25 Dec Internet Loans: A Bad Idea Gets Worse When You File Bankruptcy
Why would anyone take out an Internet payday loan? Bankruptcy lawyers scream this out loud at least once a week. It tends to frighten the neighbors.
Small, high interest loans are often the last gasp effort folks use to make payments on other debt (like mortgage or car loans) — before they give in and call a bankruptcy lawyer for help. They’re the proverbial “last straw.” But they also can make your life a living hell — and cleaning up your finances a nightmare.
“Payday loans” are basically high interest small loans — $3-500 often — where the borrower promises to pay the loan off in a short period of time, often when their next payday comes. In local offices, it’s usually “secured” by a post-dated check. Over the Internet, you agree in advance to have the payment plus interest deducted electronically from your bank account.
Post-dated checks are bad enough — bankruptcy law allows them to be cashed even after you file a case. But giving out your bank account information to a website and authorizing that faceless site to deduct money from your account? Your mother didn’t raise you right, if that doesn’t worry you.
If you take out a loan from a store down the street, you know how to find them. Do you know how to find the lender you take out an Internet loan from? Sure, in some cases the website is just another outlet for a business that has actual street addresses and phone numbers. You can see them on the website and you can find their business registered in their respective states. That is a lender trying to play by the rules.
But often the Internet lender has no physical location mentioned anywhere on the website — and their website ownership and registration is masked behind privacy services too. It turns out quite a few of these are offshore, outside the United States often theoretically existing in places like Malta or Caribbean island countries, which offer drop box address services so it becomes almost impossible to locate a person or business. They are corporate phantoms that infest the Web, obeying only the laws of the most convenient forum, if even those.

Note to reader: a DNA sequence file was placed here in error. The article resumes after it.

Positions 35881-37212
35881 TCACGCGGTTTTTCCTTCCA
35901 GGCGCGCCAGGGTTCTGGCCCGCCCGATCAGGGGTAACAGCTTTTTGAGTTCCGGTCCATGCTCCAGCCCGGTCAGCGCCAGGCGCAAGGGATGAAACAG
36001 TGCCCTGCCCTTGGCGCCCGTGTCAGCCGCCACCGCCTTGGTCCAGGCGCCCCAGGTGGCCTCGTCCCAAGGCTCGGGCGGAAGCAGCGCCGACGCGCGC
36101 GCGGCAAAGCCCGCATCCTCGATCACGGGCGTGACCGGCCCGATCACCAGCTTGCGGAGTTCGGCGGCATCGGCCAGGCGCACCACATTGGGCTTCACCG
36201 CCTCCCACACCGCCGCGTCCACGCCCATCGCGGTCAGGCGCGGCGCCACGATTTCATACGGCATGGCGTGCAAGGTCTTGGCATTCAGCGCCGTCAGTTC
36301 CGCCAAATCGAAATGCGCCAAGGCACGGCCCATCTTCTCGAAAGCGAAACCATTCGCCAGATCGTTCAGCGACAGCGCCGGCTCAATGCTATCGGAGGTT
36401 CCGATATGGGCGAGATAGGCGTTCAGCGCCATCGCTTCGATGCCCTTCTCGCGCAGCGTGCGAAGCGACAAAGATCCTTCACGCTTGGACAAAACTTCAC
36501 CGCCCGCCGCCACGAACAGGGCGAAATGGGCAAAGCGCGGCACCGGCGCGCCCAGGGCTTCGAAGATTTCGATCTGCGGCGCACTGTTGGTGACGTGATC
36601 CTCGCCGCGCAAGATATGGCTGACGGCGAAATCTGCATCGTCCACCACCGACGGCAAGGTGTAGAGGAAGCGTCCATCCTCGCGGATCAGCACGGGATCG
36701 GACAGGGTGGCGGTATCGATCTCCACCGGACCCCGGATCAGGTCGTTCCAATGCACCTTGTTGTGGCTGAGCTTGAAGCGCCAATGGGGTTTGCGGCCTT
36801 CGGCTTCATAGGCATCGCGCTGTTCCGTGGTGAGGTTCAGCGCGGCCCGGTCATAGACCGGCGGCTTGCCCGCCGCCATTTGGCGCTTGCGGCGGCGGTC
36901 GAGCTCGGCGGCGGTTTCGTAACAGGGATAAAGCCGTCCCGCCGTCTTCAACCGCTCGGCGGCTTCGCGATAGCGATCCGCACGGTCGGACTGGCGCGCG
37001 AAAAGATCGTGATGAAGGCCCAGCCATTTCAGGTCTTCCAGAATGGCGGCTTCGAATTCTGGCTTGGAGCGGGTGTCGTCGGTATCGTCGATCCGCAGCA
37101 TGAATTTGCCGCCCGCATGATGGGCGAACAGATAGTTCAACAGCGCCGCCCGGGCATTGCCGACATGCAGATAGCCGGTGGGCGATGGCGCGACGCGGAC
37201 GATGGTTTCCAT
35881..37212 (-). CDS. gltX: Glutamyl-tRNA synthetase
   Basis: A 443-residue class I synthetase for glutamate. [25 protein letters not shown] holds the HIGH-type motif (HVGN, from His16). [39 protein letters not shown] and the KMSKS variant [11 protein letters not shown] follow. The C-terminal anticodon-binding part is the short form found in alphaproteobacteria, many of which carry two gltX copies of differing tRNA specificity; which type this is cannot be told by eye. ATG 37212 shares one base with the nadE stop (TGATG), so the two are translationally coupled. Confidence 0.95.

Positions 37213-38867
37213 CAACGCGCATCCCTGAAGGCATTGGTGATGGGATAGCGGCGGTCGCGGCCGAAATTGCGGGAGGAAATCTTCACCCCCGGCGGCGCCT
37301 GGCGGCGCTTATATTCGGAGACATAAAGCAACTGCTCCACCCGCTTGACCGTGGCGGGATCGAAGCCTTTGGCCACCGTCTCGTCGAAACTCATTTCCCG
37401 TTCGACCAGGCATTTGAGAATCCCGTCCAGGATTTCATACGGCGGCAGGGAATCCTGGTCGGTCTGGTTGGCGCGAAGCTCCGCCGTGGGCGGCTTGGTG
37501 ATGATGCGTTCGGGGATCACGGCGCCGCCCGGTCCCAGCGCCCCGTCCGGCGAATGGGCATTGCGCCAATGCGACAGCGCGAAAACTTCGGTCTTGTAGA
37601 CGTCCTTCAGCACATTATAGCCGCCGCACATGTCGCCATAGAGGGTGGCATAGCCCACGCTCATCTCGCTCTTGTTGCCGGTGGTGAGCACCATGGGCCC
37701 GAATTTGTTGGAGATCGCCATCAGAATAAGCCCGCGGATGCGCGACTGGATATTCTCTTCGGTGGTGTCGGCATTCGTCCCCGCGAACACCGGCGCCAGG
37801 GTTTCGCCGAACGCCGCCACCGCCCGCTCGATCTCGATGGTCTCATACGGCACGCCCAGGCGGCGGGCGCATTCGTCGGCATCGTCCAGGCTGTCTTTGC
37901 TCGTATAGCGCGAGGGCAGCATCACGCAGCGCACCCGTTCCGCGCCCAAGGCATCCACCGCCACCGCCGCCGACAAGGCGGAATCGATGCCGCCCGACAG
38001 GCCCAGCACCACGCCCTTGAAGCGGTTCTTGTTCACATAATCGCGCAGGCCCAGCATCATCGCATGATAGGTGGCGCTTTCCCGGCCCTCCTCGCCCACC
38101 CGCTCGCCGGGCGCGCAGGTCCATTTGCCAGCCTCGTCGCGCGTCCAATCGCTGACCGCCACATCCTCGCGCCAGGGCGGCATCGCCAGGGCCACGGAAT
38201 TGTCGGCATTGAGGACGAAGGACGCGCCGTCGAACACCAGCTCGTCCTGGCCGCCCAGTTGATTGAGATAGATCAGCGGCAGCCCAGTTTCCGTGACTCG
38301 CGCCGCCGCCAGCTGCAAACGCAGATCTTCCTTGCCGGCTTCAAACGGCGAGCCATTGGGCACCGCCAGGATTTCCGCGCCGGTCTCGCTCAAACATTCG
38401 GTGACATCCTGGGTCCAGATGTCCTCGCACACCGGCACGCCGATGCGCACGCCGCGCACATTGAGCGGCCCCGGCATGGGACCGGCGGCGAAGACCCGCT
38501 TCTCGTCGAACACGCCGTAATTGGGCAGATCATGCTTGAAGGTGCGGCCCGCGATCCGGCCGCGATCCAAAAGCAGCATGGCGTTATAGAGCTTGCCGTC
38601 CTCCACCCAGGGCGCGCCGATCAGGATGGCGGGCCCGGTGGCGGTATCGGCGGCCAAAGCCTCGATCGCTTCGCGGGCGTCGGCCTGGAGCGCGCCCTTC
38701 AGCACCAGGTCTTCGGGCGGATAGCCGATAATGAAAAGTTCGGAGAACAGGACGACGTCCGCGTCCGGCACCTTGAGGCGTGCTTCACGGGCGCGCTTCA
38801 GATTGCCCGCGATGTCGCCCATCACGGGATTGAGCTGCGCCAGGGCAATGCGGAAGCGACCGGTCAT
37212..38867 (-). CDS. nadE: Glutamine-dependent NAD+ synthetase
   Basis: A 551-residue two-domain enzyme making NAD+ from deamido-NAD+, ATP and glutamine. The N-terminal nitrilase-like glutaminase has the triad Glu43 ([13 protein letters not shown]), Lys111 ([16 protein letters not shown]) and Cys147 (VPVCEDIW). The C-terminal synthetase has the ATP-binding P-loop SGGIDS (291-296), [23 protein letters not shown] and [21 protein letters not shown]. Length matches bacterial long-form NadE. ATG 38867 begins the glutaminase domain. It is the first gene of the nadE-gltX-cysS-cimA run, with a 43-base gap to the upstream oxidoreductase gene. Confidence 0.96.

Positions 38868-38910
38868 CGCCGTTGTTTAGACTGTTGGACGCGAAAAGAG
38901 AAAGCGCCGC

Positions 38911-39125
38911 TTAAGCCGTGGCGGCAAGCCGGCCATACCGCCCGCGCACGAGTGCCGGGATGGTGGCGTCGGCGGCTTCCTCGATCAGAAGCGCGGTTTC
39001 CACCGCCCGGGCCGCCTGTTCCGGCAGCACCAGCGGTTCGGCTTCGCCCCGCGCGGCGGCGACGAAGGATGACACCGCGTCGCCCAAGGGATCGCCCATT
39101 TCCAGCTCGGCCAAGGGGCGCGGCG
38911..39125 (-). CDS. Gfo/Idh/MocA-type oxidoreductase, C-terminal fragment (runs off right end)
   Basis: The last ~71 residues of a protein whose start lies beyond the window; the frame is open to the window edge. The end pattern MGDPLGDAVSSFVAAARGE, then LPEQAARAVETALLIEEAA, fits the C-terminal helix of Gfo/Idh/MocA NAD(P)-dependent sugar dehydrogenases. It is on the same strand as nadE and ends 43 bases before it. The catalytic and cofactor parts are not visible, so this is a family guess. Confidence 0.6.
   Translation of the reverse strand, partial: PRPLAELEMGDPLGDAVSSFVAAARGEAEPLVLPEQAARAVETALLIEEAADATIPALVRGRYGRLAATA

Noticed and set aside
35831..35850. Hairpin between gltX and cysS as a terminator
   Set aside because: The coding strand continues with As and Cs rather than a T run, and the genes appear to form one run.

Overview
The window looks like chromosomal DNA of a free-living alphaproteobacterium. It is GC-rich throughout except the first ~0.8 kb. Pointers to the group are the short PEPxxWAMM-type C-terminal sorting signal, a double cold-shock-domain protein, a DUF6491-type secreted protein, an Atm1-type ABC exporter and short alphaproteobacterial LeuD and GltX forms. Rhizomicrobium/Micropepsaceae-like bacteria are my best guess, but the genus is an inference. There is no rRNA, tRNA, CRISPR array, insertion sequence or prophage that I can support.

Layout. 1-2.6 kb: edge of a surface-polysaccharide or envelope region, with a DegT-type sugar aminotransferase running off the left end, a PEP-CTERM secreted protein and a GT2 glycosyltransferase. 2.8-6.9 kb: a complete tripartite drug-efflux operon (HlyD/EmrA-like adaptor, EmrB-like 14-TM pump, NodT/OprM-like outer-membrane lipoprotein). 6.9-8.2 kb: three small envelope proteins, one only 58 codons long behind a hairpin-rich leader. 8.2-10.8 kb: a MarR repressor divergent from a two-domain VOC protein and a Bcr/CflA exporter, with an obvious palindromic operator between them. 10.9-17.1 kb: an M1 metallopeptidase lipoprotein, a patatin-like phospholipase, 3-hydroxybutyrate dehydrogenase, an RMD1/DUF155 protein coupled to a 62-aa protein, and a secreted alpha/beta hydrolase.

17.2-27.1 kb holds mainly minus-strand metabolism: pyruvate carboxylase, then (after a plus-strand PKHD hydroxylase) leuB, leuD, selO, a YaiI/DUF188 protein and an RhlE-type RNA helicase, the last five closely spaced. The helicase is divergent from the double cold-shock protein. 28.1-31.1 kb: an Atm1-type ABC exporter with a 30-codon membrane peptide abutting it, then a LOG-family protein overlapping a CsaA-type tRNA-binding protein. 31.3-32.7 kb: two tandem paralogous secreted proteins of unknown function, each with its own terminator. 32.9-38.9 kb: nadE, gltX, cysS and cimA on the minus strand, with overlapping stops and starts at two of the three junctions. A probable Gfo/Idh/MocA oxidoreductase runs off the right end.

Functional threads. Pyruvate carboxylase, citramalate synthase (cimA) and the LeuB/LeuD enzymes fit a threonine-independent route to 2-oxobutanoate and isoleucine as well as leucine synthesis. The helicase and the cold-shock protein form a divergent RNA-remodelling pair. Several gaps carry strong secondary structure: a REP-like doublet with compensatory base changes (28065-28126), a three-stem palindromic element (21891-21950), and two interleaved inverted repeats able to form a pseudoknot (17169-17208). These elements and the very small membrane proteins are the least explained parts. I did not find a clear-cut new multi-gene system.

And you would like to take a loan out from them? And give them access to your bank account? It’s like giving your bank account a financial virus.
When you file bankruptcy, it’s even harder to deal with them. I spend a lot of time trying to find anything like a valid address for these companies to send written notices. Or FAX them. Or, sometimes, to even e-mail them information to stop collecting debts. Of course, if I do track them down and give them notice and they ignore it, what can I do? Sue them? That’s hard without anyone I can actually serve papers to — and even harder to collect from them when I win.
It means, effectively, they obey bankruptcy law only if they feel like it.
Most states regulate — more or less — small lenders like these. They often have very liberal rules allowing them to get away with lending terms that make a loan shark blush. But at least they’re here and we can find them.
Borrowing from “some guy” who registered a business last month on the Island of Lost Dreams, and built a payday loan webpage — and wants to keep his name, address and phone number out of this? And giving him all of your most personal financial information? How crazy does that sound?
It’s a business that should not even exist if people did not go a little crazy when they’re desperate for money. That it is thriving and there are (at least) thousands of these websites tells you a lot about economic desperation these days.
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